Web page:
The mean age of the patients was 63 years and 44% of the patients were female.[16] Of the 161 patients enrolled, 90 were treated with rituximab and 71 were treated with cetuximab. The most common premedications were antihistamines (94%) and corticosteroids (53%). The incidence of IRs to cetuximab in this study was 32%, with 18 IRs classified as grade 1/2 reactions and 5 classifi ed as grade 3/4 reactions. IRs to rituximab occurred in 39% of patients, with 30 IRs classified as grade 1/2 and 5 as grade 3/4.

The assessment of patients treated in this study demonstrated that the incidence of an IR resulted in increased MoAb infusion times and staff time, leading to increased human resource costs.[16] The mean staff times during infusion and during the 10-day followup are shown in Figure 3A. Compared to patients not experiencing IRs, statistically significant increases in staff time during infusion were observed in patients experiencing IRs to either agent. There was also a trend for increased human resource costs associated with the additional staff time needed to manage the IRs (Figure 3B). In addition, for cetuximab-treated patients experiencing IRs, there was a significant increase in staff-associated time through the 10-day follow-up period (Figure 3A). The tasks were related to infusion time, visits, and hospitalization.

This study provided the first prospective analysis of the burden that IRs can have on patients, caregivers, and the clinical practice.[16] This study demonstrated that the incidence of IRs results in significant increases in staff time and a trend for increased human resource costs. Studies such as these can provide a model for community oncology centers to assess the tasks involved and the associated costs in treating IRs caused by therapies such as rituximab and cetuximab. These data can be used to help community oncology centers evaluate their prevention and management strategies for IRs, as well as the choice of therapy. These decisions may have a particularly significant impact on centers with already limited staff available.

Impact of IRs on Caregivers

Monoclonal antibody infusion reactions can have profound consequences on practice settings, often necessitating extra time and resources for management of the reactions. Many patients may require hospitalization for administration of medications and oxygen therapy while monitoring for further effects or biphasic reactions.[17] The consequences on the staff caring for these patients can be significant as well, particularly on nursing professionals, since they are on the front line caring for patients with infusion reactions.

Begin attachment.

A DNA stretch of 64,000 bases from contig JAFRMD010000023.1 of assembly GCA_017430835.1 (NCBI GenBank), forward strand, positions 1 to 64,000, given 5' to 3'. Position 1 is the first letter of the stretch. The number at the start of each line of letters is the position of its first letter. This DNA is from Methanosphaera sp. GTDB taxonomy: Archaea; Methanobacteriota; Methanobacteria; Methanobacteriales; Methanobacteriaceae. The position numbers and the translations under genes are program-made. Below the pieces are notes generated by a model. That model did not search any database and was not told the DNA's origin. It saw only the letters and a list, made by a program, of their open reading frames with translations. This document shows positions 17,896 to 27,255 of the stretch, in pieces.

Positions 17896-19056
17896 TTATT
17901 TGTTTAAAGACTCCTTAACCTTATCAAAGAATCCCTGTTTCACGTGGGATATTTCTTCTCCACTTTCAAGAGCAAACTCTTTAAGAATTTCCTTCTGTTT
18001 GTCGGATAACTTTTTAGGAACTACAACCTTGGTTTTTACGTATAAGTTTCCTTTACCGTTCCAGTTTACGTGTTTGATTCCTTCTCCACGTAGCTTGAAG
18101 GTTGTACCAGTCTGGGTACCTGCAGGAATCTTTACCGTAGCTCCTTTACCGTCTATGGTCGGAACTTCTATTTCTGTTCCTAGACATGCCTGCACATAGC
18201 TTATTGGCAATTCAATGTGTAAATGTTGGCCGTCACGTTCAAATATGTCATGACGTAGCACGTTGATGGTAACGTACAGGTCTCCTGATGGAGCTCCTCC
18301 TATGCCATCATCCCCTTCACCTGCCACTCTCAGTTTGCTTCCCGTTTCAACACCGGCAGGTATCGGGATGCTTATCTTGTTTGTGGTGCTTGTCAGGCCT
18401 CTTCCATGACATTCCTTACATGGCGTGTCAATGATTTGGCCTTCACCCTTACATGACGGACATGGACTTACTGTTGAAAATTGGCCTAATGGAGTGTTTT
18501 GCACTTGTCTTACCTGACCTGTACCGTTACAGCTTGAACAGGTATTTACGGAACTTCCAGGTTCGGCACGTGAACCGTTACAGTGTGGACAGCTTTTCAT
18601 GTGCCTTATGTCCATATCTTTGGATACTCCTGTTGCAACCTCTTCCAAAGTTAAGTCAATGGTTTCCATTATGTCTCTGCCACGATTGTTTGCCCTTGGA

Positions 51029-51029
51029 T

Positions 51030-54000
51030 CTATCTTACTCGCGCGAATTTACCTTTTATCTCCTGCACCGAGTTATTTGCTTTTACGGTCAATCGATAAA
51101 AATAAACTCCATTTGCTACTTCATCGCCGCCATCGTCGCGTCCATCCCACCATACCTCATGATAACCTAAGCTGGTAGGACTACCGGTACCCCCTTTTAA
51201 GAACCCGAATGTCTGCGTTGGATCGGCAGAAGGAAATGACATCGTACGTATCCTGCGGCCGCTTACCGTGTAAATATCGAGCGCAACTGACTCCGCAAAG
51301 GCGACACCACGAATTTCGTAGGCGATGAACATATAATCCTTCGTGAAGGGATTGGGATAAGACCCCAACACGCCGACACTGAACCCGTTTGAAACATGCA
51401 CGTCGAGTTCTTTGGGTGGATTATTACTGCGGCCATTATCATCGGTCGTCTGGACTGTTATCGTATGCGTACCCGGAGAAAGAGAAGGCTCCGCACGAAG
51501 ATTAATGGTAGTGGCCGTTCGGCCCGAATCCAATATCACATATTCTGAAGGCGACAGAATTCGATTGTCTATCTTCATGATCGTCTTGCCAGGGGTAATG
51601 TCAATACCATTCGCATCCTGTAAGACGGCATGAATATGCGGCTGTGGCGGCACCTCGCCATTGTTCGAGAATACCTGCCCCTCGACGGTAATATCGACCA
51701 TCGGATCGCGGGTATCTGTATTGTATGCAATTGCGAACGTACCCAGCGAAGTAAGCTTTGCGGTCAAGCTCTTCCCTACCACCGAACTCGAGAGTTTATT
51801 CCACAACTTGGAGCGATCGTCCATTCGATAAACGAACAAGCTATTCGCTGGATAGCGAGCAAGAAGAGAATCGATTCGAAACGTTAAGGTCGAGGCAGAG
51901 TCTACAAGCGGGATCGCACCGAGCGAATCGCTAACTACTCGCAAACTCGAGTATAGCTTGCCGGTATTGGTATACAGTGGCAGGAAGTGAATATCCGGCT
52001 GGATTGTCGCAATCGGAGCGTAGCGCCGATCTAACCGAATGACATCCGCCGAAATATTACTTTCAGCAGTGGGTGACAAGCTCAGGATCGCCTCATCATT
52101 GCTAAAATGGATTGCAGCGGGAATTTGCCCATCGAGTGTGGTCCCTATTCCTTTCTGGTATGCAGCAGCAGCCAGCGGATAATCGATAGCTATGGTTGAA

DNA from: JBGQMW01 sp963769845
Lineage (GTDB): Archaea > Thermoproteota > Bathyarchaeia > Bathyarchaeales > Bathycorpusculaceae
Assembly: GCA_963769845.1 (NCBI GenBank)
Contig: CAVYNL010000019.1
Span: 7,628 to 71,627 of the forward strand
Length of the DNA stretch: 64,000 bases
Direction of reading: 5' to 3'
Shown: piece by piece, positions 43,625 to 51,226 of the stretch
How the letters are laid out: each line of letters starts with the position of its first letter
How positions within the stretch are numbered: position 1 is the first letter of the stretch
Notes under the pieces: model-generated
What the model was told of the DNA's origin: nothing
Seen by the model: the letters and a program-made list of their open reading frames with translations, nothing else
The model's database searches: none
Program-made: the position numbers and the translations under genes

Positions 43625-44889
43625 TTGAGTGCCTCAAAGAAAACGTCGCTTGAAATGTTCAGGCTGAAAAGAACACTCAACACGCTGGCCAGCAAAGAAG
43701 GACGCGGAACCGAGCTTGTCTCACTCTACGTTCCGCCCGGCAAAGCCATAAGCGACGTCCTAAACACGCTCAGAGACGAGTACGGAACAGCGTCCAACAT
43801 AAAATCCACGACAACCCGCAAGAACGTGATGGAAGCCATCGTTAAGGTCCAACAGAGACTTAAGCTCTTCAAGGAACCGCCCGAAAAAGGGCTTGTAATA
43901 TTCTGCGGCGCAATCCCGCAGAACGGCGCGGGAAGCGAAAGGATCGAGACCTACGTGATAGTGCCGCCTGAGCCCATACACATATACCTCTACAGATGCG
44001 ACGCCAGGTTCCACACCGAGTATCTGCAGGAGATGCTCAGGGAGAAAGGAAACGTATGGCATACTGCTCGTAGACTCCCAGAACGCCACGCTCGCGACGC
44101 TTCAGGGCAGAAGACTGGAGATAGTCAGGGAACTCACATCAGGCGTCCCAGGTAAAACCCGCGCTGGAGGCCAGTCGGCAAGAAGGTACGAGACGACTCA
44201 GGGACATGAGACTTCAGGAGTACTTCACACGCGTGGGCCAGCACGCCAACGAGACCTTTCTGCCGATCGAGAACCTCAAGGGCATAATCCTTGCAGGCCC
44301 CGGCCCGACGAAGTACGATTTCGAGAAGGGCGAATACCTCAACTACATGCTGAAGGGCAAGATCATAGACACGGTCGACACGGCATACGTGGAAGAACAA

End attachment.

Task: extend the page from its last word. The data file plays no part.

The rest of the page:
Although most reactions are classified not as severe, but as mild to moderate, these reactions often require significant nursing care and management, with the potential to affect other staff as well. Treatment with monoclonal antibodies often, although not always, requires premedication with additional agents to reduce the risk of infusion reactions.[18] Patients who experience mild to moderate infusion reactions are often managed by the slowing of infusion rates, requiring increased staff intervention.[16] As discussed previously in this paper, the infusion reactions can create a burden on health-care resources as well as increased hospitalization requirements for patients. The prospective time and motion study revealed that staff time and costs were higher for patients who experienced infusion reactions and that these events are common.[15,16] Limitations of the time and motion study include the lack of assessment of the value of both patient and family caregiver time, and not specifically asking nurses about the impact of infusion reactions on the staff.

Although there is a paucity of research regarding how staff reacts to infusion reactions, one study of oncology nurses attending a national meeting did reveal specific information regarding the nurses and their feelings toward infusion reactions.[19] The impact on the patients was also discussed in this survey. These nurses were asked to complete an interviewer- administered survey of 31 items regarding the frequency and severity of infusion reactions, management of reactions, and how disruptive the reactions were to patients, nurses, and other staff. The nurses were also queried regarding the impact of reactions on the patients themselves as well as their caretakers and the staff and practice. Other questions concerned the risks of specific therapies.

As might be expected, infusion reactions were somewhat common, with one-third of the nurses indicating that any grade reaction occurred “often.”[ 19] The most frequent reactions were seen with rituximab or paclitaxel, and more nurses in the outpatient setting reported that paclitaxel caused infusion reactions than did nurses in the inpatient setting. Management of infusion reactions generally consisted of temporarily stopping the infusion, hydration of the patient, and administration of steroids, regardless of the severity of the infusion reactions. Permanent cessation of therapy with grade 3 or 4 reactions was reported by 69% of the nurses.

Interestingly, 96% of the nurses indicated that grade 3 or 4 reactions were “very” or “extremely” disruptive for patients, and disruptive to nurses 80% of the time, and to the entire staff 79% of the time. Among the nurses surveyed, 87% stated that patients and their caregivers experienced fear or apprehension related to infusion reactions, with 20% of the nurses indicating that patients felt afraid and anxious about experiencing another infusion reaction and some patients worried about the appropriateness of their ordered therapy. A higher percentage of outpatient nurses (88%) reported that “other patients are frightened when infusion reactions occur” than did inpatient nurses (62%).